Appetite for new cultures spawned her global journey
Kristin Buhrow acquired a taste for her career direction growing up in the Midlands of South Carolina. But little did the daughter of two accountants realize her interest in different cultures would lead her to a fellowship at Oxford University.
A May 2016 graduate, Kristin will receive dual degrees in anthropology and modern languages, with an emphasis in Mandarin Chinese.
“My interest in different cultures started at an early age in Lexington (S.C.). I didn’t grow up in a culturally diverse area, but there were small Korean and Indian communities that really caught my interest,” Kristin said. “I was introduced to those communities through Tae Kwon Do lessons and Indian dance.”’
Those childhood connections piqued her interest in learning about other cultures, which led her to Clemson and ultimately being recently named the recipient of an Ertegun Fellowship at Oxford in the United Kingdom. The two-year program, which begins in October, will see Kristin pursuing a master’s degree in Tibetan and Himalayan Studies.
“I decided early on accounting wasn’t going to become an important part of who I wanted to be. What worked for my mother, father and sister, wasn’t going to work for me.”
The opportunity at Oxford, and her likely career as a research professor, was spawned at Clemson inside and outside the classroom, where Kristin became a Clemson University National Scholar, achieved Phi Beta Kappa status and was the recipient of College of Business and Behavioral Science and departmental awards.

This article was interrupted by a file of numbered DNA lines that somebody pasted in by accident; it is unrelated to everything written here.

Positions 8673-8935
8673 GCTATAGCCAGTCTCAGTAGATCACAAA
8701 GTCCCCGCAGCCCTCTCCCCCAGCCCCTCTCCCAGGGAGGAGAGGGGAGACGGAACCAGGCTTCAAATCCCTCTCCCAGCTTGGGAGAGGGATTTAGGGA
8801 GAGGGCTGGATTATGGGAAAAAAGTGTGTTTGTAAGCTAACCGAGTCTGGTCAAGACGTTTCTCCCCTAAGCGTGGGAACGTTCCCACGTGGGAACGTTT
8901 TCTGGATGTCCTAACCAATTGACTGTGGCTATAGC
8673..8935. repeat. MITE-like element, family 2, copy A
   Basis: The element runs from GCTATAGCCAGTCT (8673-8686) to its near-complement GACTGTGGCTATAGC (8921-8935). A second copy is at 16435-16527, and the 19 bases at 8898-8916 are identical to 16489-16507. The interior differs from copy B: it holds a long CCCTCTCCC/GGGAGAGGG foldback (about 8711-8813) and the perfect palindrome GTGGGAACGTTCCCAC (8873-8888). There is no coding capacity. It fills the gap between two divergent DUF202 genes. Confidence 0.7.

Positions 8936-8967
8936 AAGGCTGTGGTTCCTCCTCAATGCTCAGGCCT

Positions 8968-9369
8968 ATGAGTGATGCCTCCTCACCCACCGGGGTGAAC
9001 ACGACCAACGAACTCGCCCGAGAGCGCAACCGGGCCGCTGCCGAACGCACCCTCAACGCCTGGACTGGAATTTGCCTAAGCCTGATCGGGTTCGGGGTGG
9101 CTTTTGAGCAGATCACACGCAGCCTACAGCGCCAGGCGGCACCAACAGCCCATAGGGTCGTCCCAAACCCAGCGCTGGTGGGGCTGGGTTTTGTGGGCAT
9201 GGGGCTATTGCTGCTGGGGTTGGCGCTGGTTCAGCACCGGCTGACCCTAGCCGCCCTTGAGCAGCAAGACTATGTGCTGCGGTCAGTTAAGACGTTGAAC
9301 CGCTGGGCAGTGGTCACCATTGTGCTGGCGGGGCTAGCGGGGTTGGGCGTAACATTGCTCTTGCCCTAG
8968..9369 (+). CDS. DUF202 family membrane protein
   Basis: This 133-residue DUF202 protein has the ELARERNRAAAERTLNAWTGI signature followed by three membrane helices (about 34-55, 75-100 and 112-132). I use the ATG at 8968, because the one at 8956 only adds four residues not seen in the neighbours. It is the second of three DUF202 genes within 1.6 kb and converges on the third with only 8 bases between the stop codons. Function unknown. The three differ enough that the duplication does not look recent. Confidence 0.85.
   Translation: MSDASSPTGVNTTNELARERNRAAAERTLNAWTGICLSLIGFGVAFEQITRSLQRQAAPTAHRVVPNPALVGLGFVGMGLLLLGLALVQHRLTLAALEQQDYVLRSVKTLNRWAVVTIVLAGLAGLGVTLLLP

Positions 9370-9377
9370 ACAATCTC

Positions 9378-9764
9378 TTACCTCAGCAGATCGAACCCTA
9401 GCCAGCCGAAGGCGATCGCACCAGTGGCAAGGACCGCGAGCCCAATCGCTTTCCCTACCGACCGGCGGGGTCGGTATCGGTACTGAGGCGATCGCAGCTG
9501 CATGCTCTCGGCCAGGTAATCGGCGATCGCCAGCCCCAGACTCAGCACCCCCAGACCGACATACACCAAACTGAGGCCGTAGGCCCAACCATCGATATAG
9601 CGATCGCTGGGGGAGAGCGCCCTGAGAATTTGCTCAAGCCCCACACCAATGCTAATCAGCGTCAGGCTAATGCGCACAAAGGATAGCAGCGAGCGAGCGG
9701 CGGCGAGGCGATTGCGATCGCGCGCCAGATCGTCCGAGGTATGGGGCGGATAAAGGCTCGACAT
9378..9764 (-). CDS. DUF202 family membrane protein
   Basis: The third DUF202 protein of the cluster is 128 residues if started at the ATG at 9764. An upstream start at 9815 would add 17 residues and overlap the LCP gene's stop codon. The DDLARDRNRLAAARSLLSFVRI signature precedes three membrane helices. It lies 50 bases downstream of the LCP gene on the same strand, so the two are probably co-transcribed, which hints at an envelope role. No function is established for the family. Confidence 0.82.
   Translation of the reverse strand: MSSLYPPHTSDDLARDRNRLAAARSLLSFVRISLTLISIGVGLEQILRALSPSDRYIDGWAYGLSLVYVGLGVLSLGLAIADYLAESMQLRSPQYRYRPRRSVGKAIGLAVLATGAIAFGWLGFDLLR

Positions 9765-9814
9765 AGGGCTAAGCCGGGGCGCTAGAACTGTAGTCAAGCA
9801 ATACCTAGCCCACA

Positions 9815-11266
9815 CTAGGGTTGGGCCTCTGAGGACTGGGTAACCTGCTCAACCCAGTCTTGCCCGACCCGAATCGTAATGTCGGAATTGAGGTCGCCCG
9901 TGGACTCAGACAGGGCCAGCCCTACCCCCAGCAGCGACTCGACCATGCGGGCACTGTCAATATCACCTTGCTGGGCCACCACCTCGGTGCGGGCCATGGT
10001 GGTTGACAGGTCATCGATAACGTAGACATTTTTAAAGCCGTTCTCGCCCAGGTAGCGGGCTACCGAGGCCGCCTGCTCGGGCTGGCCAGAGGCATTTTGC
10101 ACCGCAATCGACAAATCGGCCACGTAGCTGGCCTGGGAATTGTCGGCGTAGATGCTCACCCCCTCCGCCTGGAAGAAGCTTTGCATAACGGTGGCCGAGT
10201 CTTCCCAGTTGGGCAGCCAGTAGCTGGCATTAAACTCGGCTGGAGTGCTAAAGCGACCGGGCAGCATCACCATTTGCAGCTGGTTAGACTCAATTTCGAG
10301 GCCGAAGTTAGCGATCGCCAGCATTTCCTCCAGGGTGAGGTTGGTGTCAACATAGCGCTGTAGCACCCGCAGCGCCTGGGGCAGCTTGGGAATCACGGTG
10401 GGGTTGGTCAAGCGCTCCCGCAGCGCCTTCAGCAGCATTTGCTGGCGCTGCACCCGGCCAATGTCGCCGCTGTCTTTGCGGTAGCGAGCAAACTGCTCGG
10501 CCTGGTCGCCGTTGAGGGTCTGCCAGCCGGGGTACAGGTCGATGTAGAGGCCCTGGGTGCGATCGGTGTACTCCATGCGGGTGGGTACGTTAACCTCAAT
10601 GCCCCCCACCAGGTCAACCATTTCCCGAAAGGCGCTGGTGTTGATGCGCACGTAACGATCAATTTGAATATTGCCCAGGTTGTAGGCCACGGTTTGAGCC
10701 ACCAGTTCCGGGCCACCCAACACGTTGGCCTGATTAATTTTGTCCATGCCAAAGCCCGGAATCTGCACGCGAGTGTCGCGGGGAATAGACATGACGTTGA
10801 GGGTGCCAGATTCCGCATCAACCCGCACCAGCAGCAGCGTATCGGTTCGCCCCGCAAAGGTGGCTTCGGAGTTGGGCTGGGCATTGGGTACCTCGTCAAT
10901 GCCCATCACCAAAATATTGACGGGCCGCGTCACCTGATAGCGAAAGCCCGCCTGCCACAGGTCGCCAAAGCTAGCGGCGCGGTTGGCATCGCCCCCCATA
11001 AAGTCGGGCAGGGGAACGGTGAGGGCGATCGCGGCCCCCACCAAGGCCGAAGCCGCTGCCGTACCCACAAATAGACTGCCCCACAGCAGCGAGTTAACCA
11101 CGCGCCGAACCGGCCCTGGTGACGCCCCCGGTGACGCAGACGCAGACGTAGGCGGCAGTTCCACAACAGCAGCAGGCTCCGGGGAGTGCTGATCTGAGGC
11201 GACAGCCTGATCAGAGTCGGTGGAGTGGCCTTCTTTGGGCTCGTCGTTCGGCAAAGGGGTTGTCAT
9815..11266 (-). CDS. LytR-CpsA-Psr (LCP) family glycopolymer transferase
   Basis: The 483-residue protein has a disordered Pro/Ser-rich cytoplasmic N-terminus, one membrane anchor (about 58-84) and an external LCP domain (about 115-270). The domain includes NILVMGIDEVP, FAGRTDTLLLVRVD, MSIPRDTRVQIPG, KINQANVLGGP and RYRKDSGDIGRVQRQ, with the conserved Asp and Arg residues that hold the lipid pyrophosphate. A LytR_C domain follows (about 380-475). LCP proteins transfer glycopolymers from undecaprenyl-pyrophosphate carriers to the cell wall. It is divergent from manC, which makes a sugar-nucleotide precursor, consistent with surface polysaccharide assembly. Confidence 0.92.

Kristin is quick to point out, a good part of her education took place beyond classroom walls. She was active in the Dixon Global Policy Scholars student program, was a writing fellow at the Academic Success Center’s writing center and a member of the Clemson Dholna cultural dance team.
“I’m convinced that where I’m at today is more about what I learned outside the classroom than inside. Those experiences, including Creative Inquiry, the University Professional Internship Co-op program, and dance team, to name a few, showed that I could apply to real life the knowledge I learned in the classroom.”
Kristin was one of 1,500 applicants who vied for 16 fellowships within Oxford’s 10 humanities institutes. The fellowship will pay stipends and tuition to the university’s Oriental Institute, where she plans to study conflict between Tibet and China, with an emphasis on the Tibetan refugee communities and traditional Tibetan culture.
“Kristin’s initiative and willingness to put in the hard work went a long way to her winning the coveted Oxford fellowship,” said Melissa Vogel, associate professor of anthropology in the College of Business and Behavioral Science. “But her passion for anthropology and a desire to better understand the Tibetan peoples’ plight were also determining factors.”
Not surprisingly, Kristin won’t remain idle between graduation in May and beginning studies at Oxford in October. Thanks in large part to a U.S. State Department critical language scholarship, Kristin will spend the summer studying advanced Mandarin in Xi’an, China.
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